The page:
One way or another, it is likely that you will end up with many individual records of where the sun was at a particular time on a particular date. To turn them into your analemma, you need to merge them all together into a single image. If you used a fancy "Where is the sun? measuring device, you may have a spreadsheet already full of ascentions and declinations. Lucky you!! The work ahead of you is trivial, compared with the task of those who used a less fancy data capture solution, i.e. those who have a set of photos to merge.
In planning how you will do this final step of creating your analemma, remember that you will almost certainly have to introduce compensations for the nuisance of slight shifts of the camera's orientation... the phenomenon you are trying to record isn't huge... you doneed to compensate for those slight disturbances of orientation to get a good result.
You >could, if you have the reference points I spoke of in the "Fixed... or recoverable... camera positioning and orientation" section, tweak the photos "by hand" with a general purpose photo-manipulation package. You'll want to be able to use layers, and have adjustable layer opacity. (I like Gimp, even though it is a bit of a brute. It is open source, free, and multi-platform. And I don't see my needs ever outstripping its capabilities. The early slopes of the learning curve are steep... but... You Can Do It!!) (I will confess that for every day tweaking, cropping, resizing, annotating, color balance adjustments I am not too proud to use the wonderful Irfan Viewer. That and Textpad are two of the principal shackles keeping me... for the moment!... enslaved to Windows.)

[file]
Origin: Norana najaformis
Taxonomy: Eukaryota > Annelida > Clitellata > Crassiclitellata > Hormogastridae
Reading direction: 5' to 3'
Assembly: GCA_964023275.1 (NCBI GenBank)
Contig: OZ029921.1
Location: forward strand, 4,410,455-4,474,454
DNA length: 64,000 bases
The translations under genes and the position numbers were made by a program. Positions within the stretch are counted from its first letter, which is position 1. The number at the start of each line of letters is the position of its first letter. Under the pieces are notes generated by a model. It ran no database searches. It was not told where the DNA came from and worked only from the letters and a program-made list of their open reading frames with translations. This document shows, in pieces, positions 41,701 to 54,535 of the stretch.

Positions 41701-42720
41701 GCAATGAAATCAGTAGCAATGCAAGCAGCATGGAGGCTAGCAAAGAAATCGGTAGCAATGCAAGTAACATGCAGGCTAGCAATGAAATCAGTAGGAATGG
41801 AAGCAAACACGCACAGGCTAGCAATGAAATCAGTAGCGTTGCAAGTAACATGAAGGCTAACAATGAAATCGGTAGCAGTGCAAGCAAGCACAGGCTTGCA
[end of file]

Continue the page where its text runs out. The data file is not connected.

Alternatively... especially if you have a big data set (collection of images of the sun in the sky)... you might find that the "image stacking" software used by astronomers would be "the answer" for you. I only know that it exists, and only have a vague idea of what it can do. But, if you have a large data set, at least explore the possibility. The by hand, with Gimp (or similar) approach could be a lot of boring work. If mastering the stacking software proved arduous, at least it might be an interesting challenge. (If you go off searching, adding "comet / asteroid/ supernova finder" to your search might help.) (Comets, etc, are found by repeatedly photographing the same bit of sky and spotting new things in the image. Compensation for shifts in the camera's orientation is probably built in.)
Another approach that will be attractive to a small set of readers, but maybe you are in that set...
Someone with the right skills could write a computer program to scan a batch of photographs and, in each...
That file could be plotted with a spreadsheet program, the result being your analemma!
This page is far from perfect... sorry.
But I hope you found that struggling through it sparked activity in your little gray cells.
I would be DELIGHTED to showcase any analemmas you manage to create, especially if they come with discussions of how you made them. Or to add links to your pages, if you've done an on-line write up.
(See below for contact details)